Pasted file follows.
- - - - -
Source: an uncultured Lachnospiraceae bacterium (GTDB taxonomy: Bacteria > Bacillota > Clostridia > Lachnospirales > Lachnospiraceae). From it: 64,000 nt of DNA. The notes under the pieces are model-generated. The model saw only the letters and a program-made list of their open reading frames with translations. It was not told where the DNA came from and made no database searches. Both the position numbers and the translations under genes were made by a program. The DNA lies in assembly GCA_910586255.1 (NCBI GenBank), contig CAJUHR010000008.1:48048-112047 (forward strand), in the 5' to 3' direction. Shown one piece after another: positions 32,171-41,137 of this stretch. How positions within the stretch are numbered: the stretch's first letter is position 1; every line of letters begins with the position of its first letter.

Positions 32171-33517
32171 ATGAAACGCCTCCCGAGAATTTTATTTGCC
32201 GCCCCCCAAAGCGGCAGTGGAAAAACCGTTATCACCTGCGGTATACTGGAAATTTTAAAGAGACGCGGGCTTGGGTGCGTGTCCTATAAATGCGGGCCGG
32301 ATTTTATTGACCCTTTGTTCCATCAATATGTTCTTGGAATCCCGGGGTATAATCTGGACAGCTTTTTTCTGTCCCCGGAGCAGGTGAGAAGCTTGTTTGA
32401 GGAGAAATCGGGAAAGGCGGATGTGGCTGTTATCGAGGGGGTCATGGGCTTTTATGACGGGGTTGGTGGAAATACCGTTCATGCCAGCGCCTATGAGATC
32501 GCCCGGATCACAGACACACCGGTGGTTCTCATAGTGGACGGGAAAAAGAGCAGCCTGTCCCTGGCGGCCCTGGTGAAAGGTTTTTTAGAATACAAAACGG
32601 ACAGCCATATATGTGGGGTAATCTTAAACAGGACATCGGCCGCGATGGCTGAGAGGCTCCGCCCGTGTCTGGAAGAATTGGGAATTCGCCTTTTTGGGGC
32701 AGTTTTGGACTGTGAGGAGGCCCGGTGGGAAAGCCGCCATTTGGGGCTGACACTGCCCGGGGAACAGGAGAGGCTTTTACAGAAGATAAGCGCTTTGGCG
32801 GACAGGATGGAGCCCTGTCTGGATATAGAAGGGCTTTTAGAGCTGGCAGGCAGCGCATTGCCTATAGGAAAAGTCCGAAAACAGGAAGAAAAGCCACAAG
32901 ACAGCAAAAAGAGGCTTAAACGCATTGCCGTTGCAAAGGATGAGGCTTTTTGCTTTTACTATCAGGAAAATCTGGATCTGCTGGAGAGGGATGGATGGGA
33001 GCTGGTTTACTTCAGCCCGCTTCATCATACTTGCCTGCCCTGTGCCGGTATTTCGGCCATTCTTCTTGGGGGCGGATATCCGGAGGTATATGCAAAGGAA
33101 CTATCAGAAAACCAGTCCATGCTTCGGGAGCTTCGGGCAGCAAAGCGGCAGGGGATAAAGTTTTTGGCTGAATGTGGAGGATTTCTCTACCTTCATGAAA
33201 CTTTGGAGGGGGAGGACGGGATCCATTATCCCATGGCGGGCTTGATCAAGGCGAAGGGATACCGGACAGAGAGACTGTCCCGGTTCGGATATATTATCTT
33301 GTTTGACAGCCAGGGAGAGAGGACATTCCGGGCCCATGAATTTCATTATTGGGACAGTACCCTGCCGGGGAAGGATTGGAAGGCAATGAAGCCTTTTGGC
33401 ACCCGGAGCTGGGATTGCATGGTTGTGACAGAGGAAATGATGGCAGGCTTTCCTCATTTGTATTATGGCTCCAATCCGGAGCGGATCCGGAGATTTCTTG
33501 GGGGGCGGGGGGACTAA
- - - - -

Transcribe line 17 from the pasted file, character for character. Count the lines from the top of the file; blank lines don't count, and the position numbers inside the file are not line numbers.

33501 GGGGGCGGGGGGACTAA